Administrators address the GCSC 'state of our schools'

Saturday, September 28, 2013

In a year of unprecedented change for the Greencastle Community School Corporation, the subject of partnerships has come up time and time again -- partnerships of the schools with individual citizens and organizations; partnerships within the school of students, staff and administrators.

More of these partnerships were on display Thursday evening at State of Our Schools discussion with Superintendent Dawn Puckett and Assistant Superintendent Jeff Hubble.

Sponsored by the Greencastle League of Women Voters and the Greater Greencastle Chamber of Commerce, the evening was a chance for citizens to hear from the school's highest administrators of issues facing the corporation.

Following a brief introduction from Chamber president Scott Herrick, Puckett began speaking about the importance of public involvement in these partnerships.

"I appreciate you being here tonight," she told the several dozen community members in the Ridpath Primary School cafeteria. "By the time you go home, I hope we'll have some ideas about ways to extend our partnerships."

Puckett began by outlining the challenges of the last year. Nine of 12 GCSC administrators, herself included, were not in their current position one year ago. It has been and continues to be a learning experience for the leaders of the schools.

"Getting the right people in place is the single most important thing we do," Puckett said.

Even so, the education of children and the constant changes to that process do not stop. Last month, GCSC welcomed the largest kindergarten class in school history at 183 students. The swelling class size meant hiring new teachers and finding a place to put everybody.

"We are very excited about that (the large class) -- once we found a place to put them," Puckett said.

In addition to this were the cuts to classified staff hours to be in compliance with the Affordable Care Act.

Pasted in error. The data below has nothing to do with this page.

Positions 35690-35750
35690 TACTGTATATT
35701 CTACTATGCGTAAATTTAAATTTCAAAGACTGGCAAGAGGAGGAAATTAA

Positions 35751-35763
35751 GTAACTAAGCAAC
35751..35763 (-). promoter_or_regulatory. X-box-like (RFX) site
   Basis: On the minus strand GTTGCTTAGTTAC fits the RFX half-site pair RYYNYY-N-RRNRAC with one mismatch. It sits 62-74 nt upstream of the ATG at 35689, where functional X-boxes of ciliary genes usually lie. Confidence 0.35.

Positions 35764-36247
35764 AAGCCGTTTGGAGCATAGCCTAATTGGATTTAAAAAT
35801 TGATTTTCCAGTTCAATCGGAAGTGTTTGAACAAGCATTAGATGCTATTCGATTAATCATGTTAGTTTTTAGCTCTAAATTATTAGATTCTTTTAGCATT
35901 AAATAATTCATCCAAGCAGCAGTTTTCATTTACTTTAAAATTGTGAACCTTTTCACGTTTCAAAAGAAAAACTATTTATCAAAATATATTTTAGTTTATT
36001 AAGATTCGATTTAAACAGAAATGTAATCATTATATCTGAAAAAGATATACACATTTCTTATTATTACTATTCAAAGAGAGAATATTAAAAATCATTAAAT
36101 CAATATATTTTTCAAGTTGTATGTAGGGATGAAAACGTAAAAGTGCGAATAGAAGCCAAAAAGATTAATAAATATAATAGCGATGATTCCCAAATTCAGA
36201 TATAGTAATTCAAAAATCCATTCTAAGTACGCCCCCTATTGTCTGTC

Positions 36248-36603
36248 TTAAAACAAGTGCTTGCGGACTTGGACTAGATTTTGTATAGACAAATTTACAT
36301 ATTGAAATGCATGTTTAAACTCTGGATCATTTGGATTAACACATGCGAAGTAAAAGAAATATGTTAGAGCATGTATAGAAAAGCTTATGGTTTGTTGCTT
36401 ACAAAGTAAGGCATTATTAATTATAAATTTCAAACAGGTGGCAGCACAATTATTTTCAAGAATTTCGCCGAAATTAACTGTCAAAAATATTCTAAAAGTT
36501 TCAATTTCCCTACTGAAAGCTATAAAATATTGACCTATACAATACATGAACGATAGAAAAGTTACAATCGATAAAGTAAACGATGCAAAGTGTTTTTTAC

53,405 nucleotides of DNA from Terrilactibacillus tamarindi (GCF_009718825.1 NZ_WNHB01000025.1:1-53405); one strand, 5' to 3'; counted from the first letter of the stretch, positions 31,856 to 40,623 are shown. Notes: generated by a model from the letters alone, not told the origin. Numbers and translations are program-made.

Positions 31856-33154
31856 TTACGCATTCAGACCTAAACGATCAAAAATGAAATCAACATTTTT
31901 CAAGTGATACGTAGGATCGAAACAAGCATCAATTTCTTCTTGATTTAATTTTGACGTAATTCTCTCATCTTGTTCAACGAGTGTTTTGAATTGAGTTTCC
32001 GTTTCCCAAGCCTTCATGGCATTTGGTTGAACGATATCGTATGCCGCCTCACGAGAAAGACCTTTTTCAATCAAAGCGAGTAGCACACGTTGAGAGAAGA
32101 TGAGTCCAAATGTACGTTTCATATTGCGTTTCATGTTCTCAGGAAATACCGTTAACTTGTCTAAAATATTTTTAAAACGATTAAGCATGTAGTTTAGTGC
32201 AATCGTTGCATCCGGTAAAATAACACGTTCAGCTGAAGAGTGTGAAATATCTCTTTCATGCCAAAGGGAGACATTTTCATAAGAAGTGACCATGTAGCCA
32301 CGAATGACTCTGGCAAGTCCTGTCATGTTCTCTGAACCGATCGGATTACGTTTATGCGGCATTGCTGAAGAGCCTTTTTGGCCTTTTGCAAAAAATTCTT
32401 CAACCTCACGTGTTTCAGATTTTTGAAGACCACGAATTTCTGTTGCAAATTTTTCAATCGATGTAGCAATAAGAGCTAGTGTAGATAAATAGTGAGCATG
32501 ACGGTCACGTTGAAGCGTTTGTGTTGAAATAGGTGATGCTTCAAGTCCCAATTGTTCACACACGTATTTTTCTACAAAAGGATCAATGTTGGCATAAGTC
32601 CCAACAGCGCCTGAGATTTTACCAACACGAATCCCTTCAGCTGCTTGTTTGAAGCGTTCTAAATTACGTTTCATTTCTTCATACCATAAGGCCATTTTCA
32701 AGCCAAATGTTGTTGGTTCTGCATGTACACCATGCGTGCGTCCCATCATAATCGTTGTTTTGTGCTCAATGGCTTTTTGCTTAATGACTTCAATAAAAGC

Another challenge has come in the new teacher evaluation model the school has been adapting in the last two years. Although GCSC has twice been approved for $166,400 grants, the second installment is being held up by challenges to former state superintendent of public instruction Tony Bennett's school evaluation model.

For Greencastle, this means bonuses are on hold for the teachers who have already earned them.

In terms of changes in the classroom, much of the evening was focused on how technology is changing the way information is presented.

GCSC has made large investments in infrastructure to support the coming wave of digital materials in the classroom.

After assuring everyone "I'm not the book burning guy," Hubble briefly outlined that while printed materials will remain a vital part of what goes on in the classroom, devices such as tablets and even mobile phones can also be used in positive ways.

All of this, however, remains dependent upon effective instruction.

"It becomes a paperweight if we hand a kid a device but can't instruct them to use that device effectively," Hubble said.

The assistant superintendent also spent some time briefly outlining the debated common core standards that could soon be how schools and students are assessed.

Common core, Hubble said, tries to measure college readiness rather than the "crossing the finish line," model he said currently used by the ISTEP test.

While neither endorsing nor condemning common core, Hubble said educators have been busy preparing for what will be a challenging model for students and teachers.

"They are more aggressive," he said of the changing standards. "They will expect more of our kids."

While the evening saw one or two lively discussions, it was a mostly calm night of speaking and listening, questions and answers.

The good but not overwhelming turnout was a far cry from the night the community packed the same room last December.

Nine months later, challenges remain but the anger and desperation of that night are gone.

They have been replaced by a kind of understanding from a community and a school looking to move forward together.

"It means a lot that you've chosen to be here tonight," Puckett said to close her comments.

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